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THE TRIP A Lovely Sort of Death by Roger Corman

The Trip, is one of the films released in 1967, by American International Pictures and with starts like Peter Fonda, Susan Strasberg and Bruce Dern. This film shows us how the 1960’s is known for the DRUG CULTURE used mostly for the hippies. Just to keep in mind this movie is in color (pathecolor) and was made around the times of many movements like the Vietnam War, where we the civilians end up so much in the disillusion of the government, because it fails us. Especially in the political sense where many positive leaders were killed, the ones that created a positive and honest believe in the people, such as Martin Luther King, JFK, FRK and others. To my interpretation the connection in the history to the movie connects in the movement of the deception. Paul being cheated and failing in the drugs because that’s what makes him feel good and who knows, maybe makes him forget about the reality.

Plot:  Paul Groves Peter Fonda takes his first dose of LSD while experiencing the heartbreak and ambivalence of divorce from his beautiful but adulterous  wife Susan Strasberg, in the movie is Sally. He starts his trip with a “tourist guide,” John, Bruce Dern

Scene analyzed shot by shot: we have a establishing shot, then a point of view from Paul, looking everywhere so, we see everyone, dancing with all this luminous lights in the night club. The movement of the camera is panning left. Then we see a medium close up of Paul in the table smiling and looking everything around him; with this energetic Jazz and electric guitar.

This shot shows medium close ups of dress breast, joy moment, blurry faces, going sideways up and down. Then it becomes close ups and lights all over the place with more dress breast. Oblique shots of guys playing musical instruments. Then we see women on stage dancing naked with weird forms of paintings in their body, strong and expressive make-up.

Another shot is a guy in the nightclub smoking pot and passing to share a little bit, how nice…the distortion is carried away with extreme close ups and blurriness. The people moves faster and faster and the camera pans left, back to Paul’s table. Here Paul is in the mode “high look.” Then a shot point of view again from Paul, we see more about the dancers with close eyes and feeling the rhythms. More close ups in the dancers and the expression of their faces show a relax momentum.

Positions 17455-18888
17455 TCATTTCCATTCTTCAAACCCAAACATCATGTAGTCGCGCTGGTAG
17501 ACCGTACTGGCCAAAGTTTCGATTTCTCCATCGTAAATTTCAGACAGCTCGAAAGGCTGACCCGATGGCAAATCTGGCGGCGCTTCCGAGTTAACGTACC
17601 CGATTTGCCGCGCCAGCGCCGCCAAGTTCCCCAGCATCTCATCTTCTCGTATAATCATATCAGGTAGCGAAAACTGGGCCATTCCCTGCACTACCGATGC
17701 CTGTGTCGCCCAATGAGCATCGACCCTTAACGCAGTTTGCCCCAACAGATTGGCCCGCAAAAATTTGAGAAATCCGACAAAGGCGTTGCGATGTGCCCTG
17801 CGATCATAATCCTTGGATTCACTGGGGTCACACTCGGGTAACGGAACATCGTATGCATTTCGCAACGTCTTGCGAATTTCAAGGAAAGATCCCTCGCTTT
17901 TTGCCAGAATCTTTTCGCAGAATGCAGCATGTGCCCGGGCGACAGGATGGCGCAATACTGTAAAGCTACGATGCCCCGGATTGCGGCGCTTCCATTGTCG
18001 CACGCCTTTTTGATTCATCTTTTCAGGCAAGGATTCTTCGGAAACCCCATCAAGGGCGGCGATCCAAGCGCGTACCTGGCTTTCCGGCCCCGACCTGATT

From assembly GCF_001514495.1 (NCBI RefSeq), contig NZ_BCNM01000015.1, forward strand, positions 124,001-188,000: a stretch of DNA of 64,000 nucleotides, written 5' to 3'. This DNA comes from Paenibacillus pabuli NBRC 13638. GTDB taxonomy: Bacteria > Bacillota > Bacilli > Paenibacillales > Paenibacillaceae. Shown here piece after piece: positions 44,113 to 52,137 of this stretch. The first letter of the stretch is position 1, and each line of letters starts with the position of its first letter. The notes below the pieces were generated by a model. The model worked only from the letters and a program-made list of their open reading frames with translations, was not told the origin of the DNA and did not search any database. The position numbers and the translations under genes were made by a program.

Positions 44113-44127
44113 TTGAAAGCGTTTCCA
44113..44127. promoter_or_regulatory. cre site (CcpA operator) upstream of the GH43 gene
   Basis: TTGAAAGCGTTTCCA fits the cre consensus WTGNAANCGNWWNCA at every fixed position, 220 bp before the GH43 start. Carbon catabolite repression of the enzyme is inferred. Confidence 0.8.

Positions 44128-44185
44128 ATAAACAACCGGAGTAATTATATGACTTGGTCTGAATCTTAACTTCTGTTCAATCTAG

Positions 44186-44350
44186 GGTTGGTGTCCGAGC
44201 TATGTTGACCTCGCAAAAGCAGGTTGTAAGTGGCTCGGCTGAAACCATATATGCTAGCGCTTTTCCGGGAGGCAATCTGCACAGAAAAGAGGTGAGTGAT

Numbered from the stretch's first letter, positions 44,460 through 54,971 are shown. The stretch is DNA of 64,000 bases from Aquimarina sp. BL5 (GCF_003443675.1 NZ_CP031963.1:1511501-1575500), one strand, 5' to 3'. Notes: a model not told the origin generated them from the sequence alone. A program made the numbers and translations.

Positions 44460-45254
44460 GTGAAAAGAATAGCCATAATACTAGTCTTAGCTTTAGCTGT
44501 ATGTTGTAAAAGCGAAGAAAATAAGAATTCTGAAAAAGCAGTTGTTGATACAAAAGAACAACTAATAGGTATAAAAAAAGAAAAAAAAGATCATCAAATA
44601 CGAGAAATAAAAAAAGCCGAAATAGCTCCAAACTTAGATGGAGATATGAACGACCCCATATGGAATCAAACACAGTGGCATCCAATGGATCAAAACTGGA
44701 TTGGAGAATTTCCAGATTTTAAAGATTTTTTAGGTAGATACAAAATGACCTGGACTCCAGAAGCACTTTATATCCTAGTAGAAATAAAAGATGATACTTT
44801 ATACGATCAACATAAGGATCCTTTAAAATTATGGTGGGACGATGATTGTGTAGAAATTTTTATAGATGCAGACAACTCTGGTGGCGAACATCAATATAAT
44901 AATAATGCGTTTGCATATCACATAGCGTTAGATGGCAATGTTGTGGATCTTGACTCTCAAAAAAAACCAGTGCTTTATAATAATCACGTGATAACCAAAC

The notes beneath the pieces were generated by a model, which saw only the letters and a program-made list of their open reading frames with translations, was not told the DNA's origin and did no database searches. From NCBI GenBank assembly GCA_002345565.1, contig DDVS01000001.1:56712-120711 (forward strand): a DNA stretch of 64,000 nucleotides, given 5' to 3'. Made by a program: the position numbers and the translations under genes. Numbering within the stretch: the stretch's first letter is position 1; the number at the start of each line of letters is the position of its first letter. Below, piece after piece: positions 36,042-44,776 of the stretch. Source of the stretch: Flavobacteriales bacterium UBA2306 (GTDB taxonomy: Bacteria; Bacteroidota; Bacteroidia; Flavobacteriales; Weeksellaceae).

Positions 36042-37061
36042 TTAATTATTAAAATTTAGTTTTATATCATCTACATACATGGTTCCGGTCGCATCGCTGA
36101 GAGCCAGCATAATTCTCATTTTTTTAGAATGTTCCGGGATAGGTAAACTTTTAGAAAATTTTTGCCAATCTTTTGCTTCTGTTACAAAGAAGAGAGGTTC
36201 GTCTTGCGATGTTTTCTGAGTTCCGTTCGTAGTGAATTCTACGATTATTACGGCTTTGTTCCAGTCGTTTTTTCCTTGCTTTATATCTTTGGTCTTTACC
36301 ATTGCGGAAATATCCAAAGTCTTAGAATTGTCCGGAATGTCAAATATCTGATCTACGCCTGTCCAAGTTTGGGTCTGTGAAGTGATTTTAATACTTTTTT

As the end of the clip approaches, it becomes very interesting because it becomes a mess when he leaves the nightclub we have a very long shot from him running away; we get to see Paul in the stage of hallucination and desperation. The images are too fast, too close, too lost, all over the place and it moves from one thing to another and then goes back to it. Like the sign that is hard to get what it says. Is the object and then him simultaneously. Clearly the shot reverse shot appears in a great amount. The pace of the music goes faster, the only thing that can be read is “the book worm”, twisting camera and poof out of the sudden a day time scene of a huge crow of young people in what it seems to be a park. Then is night time, so we see a progression of different places at the same time. It almost looks like Paul is running behind them, but he is not.  A lot of objects appear and show meaning like: love, breast, flag and breast again, play boy rabbit and the music is picking up the pace. It shows like he is there, but at the same time he is not.

It becomes blurry and then we have a type of comic image, moving in fast motion and there is a lot of him appearing and disappearing.

In conclusion this is a scene that is very extreme and it gives a great insight of how the effects of drugs especially LSD feels. And this is what the director wants to show, how drugs were used, like an everyday normal habit. But most importantly, he delivers what he is a master at in trash cinema, there is a lot of improvise jazz and rock blues. A lot of blurriness and instability in each piece study. Distortion is form between the running scenes and he watching a big crowd in the daytime, when he was actually running at night time. So we see how the pleasure of the drugs takes him to a passionate ecstasy and what seems to be a wild illusion.

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December 9th, 2010 at 5:43 pm


4 Responses to “EXTRA CREDIT-CLIP ANALYSIS”
  1. 1
      jbmedst144 says:

    This was a great clip that to me really captures what I think the 60’s was like. Its almost chaotic with the bright flashing lights and camera movement and it definitely makes you feel like your on something while watching this.

  2. 2
      itorres102 says:

    LOL YOU ARE FUNNY, AND THAT WAS THE POINT TO MAKE US FEEL WHAT IS LIKE TO BE ON LSD. WILD STUFF

  3. 3
      jeffonboard says:

    Wild stuff indeed, I’m really digging this psychedelic mood. Great analysis, you dissected the scene shot by shot with in-depth evaluations. Also, the video is accompanied by great music.

  4. 4
      Amy Herzog says:

    I’m so happy you selected such a wonderful film to analyze! I think you really nailed the intended impact of the scene–to make us FEEL what the protagonist feels through the use of image, rhythm and sound.